Were his feelings a compensation for the innocence he, Toussaint, had lost a long time ago? He shook his head as he pulled away from the curb. Ben Foeller was no innocent. Ben was fully knowing in ways that Toussaint could only imagine. And Matthew Toussaint? He was a homicide cop. And a human being. Loss came with the territory. ”
From Chapter 16, Raggedy Man

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For enquiries, contact:
Clyde Curley
2112 J Street Bellingham, WA 98225
360-738-6862

 

Welcome

Welcome to my website, the purpose of which is to honor and promote the world of Portland Police Detective Sergeant Matthew Toussaint through my novel, Raggedy Man. This murder mystery tells the story of a powerful family in conflict with itself and with political and social forces opposing it. It explores the lives of a multitude of characters who come under the investigative eye of Toussaint and his young assistant, Detective Missy Owens, as they work to discover who killed Ben Foeller, the younger son of Portland’s premier dynastic family. In addition to telling a compelling detective story, Raggedy Man is a study of the themes of family, friendship, society, and what it means to live the good life. It probes many of the political and ethical concerns facing America today while personalizing these issues in a large, varied, and colorful cast of characters. A central “character” in the novel is the city of Portland itself, which is detailed in all its quirky, diverse magnificence.

As a reader, I sometimes think I should have been born in 1844 rather than 1944. I’ve long favored the big novels of the 19th century—Dickens, Tolstoy, Thackeray, Dostoevsky, Hugo. Maybe it was my training as an English teacher, but I think it goes back further than that. The library at Walter Johnson High School in Bethesda, Maryland, featured a glassed-in side room where all the classics were shelved. Lunch hours found me hunkered back there in my sophomore year, devouring Anna Karenina and Les Miserables. Later, I stumbled across the classic mid-20th century American detective novels and scarfed down the stories of Chandler’s Philip Marlowe, Hammett’s Sam Spade, and Macdonald’s Lew Archer.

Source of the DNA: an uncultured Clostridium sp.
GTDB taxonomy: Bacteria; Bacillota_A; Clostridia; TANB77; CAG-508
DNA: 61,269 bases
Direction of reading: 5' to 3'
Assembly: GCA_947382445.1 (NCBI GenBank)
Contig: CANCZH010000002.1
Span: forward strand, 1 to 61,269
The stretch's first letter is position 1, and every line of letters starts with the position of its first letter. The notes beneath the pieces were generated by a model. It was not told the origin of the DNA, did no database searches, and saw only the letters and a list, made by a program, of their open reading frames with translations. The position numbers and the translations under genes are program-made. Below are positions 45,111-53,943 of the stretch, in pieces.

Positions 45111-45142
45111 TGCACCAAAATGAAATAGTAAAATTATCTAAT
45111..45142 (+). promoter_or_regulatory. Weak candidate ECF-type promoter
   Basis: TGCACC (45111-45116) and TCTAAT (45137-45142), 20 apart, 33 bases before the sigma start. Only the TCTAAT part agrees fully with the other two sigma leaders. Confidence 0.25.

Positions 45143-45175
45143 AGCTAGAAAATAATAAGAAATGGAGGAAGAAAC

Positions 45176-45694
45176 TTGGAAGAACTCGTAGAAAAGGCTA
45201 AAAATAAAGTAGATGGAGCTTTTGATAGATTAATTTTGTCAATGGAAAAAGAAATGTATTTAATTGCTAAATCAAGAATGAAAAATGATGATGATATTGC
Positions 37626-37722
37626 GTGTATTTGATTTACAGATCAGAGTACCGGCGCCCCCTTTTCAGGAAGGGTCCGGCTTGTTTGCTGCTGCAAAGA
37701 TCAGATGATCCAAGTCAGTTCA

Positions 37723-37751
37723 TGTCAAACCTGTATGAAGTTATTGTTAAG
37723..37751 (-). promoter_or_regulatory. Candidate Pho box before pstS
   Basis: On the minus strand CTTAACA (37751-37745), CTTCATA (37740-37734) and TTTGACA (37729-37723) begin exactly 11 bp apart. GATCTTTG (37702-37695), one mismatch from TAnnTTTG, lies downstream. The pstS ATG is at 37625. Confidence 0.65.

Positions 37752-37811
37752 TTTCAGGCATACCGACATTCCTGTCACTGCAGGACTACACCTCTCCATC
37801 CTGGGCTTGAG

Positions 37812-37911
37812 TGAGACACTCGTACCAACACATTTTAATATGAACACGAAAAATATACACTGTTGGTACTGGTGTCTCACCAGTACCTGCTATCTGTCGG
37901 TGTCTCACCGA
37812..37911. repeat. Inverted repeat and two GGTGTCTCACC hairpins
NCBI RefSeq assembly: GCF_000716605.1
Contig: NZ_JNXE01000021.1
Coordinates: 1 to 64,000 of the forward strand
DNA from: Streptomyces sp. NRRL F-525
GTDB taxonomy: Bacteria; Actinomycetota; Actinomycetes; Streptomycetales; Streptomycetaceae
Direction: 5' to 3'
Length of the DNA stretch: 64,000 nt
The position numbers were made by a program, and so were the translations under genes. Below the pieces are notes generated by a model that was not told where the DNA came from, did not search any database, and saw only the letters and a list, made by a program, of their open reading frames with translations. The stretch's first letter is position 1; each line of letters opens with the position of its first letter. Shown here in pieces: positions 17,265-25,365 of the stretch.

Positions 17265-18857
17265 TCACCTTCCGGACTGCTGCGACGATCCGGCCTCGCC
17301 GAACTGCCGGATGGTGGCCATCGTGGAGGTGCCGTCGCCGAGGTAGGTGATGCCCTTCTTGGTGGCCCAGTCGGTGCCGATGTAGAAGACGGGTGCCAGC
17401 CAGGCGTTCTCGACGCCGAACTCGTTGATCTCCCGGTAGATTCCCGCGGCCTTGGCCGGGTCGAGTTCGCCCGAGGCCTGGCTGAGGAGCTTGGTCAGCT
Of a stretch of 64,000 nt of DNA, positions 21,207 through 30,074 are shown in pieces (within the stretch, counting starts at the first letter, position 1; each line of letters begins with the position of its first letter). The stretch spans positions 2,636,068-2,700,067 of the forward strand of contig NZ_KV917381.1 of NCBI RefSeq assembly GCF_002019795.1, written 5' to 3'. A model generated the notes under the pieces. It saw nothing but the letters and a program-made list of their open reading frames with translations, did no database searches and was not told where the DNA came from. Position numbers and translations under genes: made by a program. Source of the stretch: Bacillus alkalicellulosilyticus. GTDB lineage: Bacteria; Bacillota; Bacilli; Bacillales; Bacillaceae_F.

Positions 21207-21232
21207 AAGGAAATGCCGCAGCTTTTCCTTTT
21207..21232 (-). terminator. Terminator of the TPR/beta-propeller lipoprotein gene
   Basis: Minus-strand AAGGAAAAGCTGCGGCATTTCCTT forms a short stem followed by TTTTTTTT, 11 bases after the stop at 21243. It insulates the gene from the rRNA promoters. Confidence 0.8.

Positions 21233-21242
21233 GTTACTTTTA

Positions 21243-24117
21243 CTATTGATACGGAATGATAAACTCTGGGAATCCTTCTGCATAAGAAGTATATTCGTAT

When, upon retirement, I thought about writing my first novel (I was an English teacher, remember?), it seemed natural to combine these genres: the mystery for its potential for a compelling narrative and the fun of playing around with stereotypes, the grand European opus for its prospects for character delineation, social examination, theme exploration, and just plain good writing. This was my goal. Thus was Detective Matt Toussaint born and given homicide assignments in my favorite city, Portland, Oregon.

Raggedy Man is the first in a series I’ve planned out. The writing gods and good health willing, you should soon see, in these pages, announcements of more stories set in The Rose City, more crimes against humanity perpetrated by cold- blooded killers in league with certain political forces masquerading as guardians of the good. What does that mean? I invite you to read the book.